Maritime Greenwich

London's Famous Maritime History

A World Heritage site, Greenwich is steeped in history as well as being the home of time itself where the world's Western Hemisphere meets the Eastern Hemisphere. The ideal way to travel to Greenwich, particularly on a sunny day is how centuries of Royals came; by the River! There are regular riverboat services from piers at Westminster, Embankment, London Bridge City, and Canary Wharf…., which are all wheelchair accessible and you can use your Oyster card. The trip from central London when the sun is shining is truly inspirational and if you are fortunate enough to have a helpful conductor, you might be entertained about the history of the Thames and adjoining buildings. The view of the Tower of London, where access from the river was pivotal, is truly stunning plus the unique experience of going under London Bridge.

Alternatively, if the weather is poor or time does not permit, Greenwich is just 20 minutes from Central London, Jubilee tube line or the DLR from Bank. In medieval times, Greenwich was the home to a huge palace complex where the notorious Henry VIII was born along with his two daughters, Mary I and Elizabeth I. Greenwich Palace was to become Henry's favourite home, strategically placed near shipbuilding yards, which established Britain as one of the world's first naval powers.
The connection with the oceans is uniquely celebrated in Greenwich.

The main attractions

From disembarking at Greenwich Pier, you can’t miss the sole remaining ‘Tea Clipper’, The Cutty Sark. Tea Clippers were inspired by a ‘need for speed’ when their predecessors could take up to 2 years for a return journey to bring tea to England from India. It was the Americans whose use of a tea clipper to deliver tea from Hong Kong to East India dock in 1850 in 3 months inspired the development of British tea clippers. The Cutty Sark was the fastest ship of her time; she was raised 3 metres allowing visitors the unique and awesome experience of being able to walk directly underneath the touch the original hull planks, and simply admiring the 963 tons of Victorian craftsmanship. Directly opposite the Cutty Sark, there are some restaurants on the Thames that offer fantastic views. For those on a budget, the outdoor tables at Pizza Express are a steal.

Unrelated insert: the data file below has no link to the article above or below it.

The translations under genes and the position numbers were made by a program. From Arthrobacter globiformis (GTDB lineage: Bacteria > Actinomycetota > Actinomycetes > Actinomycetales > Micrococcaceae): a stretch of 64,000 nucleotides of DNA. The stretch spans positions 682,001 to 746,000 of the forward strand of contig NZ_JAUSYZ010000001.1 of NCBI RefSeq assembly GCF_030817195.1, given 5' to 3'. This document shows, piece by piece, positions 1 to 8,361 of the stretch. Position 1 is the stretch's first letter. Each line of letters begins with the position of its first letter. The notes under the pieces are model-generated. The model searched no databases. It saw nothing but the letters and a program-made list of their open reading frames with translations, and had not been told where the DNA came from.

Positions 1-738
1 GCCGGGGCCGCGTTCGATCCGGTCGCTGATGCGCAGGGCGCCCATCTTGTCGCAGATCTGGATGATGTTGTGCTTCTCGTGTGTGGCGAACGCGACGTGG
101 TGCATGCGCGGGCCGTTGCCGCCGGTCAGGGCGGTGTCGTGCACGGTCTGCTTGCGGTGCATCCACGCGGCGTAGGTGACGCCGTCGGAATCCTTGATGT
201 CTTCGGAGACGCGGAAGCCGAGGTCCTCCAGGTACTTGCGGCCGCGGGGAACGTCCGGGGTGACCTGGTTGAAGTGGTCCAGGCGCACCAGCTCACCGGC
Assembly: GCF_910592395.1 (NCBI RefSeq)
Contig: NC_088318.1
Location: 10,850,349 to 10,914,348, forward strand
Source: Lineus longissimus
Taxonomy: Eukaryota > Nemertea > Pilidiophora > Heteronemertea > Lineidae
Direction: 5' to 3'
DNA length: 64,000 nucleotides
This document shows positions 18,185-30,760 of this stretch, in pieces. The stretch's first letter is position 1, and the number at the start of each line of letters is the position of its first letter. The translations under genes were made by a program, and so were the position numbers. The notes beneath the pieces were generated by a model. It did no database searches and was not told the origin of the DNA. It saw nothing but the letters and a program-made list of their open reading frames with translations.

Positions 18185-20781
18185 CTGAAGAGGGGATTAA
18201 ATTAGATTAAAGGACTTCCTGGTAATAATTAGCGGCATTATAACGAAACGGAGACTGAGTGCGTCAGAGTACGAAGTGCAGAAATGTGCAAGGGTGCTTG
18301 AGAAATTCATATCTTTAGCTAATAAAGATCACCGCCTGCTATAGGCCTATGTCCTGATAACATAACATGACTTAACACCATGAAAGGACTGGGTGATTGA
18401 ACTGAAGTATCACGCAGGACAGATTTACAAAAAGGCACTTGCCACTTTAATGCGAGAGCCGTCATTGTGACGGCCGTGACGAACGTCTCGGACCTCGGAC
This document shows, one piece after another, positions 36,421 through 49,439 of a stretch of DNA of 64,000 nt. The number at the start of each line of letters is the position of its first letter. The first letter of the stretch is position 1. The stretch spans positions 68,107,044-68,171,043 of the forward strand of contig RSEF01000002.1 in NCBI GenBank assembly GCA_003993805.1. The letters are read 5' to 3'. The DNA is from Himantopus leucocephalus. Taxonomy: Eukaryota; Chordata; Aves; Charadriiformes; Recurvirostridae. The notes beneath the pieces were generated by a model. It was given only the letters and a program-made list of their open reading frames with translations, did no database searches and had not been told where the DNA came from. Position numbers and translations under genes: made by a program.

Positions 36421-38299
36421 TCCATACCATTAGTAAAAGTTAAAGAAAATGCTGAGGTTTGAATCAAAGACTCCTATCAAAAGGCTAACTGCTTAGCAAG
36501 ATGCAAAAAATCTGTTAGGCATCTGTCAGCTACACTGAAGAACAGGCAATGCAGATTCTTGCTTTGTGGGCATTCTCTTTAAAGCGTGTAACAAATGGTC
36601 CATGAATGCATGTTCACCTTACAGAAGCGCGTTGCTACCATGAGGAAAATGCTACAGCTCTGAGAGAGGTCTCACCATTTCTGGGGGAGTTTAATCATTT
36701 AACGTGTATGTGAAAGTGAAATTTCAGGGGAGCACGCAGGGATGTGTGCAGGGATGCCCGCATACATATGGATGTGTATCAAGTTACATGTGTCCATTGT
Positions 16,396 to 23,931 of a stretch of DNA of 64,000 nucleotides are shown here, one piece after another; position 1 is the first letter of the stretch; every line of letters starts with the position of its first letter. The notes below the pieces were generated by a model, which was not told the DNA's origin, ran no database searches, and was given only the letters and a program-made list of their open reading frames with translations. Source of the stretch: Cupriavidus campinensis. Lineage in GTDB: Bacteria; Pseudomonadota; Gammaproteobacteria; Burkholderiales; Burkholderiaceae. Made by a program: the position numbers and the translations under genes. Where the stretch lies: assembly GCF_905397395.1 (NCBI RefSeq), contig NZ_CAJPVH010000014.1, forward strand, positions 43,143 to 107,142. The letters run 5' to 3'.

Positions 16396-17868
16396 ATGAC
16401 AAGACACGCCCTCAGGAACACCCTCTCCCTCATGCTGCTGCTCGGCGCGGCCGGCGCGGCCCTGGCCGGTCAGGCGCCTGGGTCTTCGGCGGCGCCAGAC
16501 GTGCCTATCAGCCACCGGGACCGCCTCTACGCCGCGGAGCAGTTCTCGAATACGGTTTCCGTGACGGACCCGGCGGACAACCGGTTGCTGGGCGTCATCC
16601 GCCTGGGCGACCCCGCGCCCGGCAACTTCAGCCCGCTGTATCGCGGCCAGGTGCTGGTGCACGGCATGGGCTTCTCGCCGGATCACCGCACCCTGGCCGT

Next, within a few minutes’ walk is the centrepiece of the Maritime Greenwich World Heritage Site where the classical building of the Old Royal Naval college were designed by the leading architects of the time. The stunning sumptuous Painted Hall (took 19 years to complete) and neo-classical Chapel are not to be missed. There are free 45 minute guided walks at a number of times during the day.

At the top end of the College is the National Maritime Museum, which is the world’s largest maritime museum with 10 free galleries and a vast collection of maritime objects and memorabilia including Turner’s largest ever painting, a colossal picture of the Battle of Trafalgar.

Greenwich got the nod because 72 per cent of the world's commerce depended on British sea-charts - and because it annoyed the French intensely
- Richard Happer, Author

Don't miss

If you have good walking shoes and looking for the great outdoors, Greenwich Park offers stunning panoramic views of London. It was enclosed over 600 years ago making it the oldest royal park and coves an impressive 183 acres. It is where Henry VIII would lead the Royal hunting party in pursuit of deer to provide venison for the evening meal. Towards the top of the park, is the Royal Observatory and the Prime Meridian line where Greenwich Mean time (GMT) was set. 

The Queens House art gallery is also worth a visit. Designed by famous architect Inigo Jones, the building was a gift by King James I to his wife to apologise for swearing in front of her after she had accidentally killed one of his favourite dogs during a hunt. It was the first fully classical building in England and set the trend for years to come.
If you are fortunate to be around in Easter (mid april 2017), the annual Tall Ship Festival where over 30 classic ships meet prior to sailing to Quebec will be a stunning site. Interesting, also in 2017, a terminal is scheduled to open that will host up to 55 cruise ships giving another means of travel!

To finish off, cross under the Thames via the Greenwich Foot Tunnel. This unique tunnel was constructed over 100 years ago and is classified as a public highway so has to be kept open 24 hours a day. On the other site, you can pick up public transport at the Island Gardens DLR stop, which is a few minutes’ walk.

You should allow a day as there is so much to see!

A tremendous sea was running and needs must we carry on or be pooped........but the splendid rigging and equipment of sails in the Cutty Sark stood the strain.
- Crew member, Cutty Sark, 1880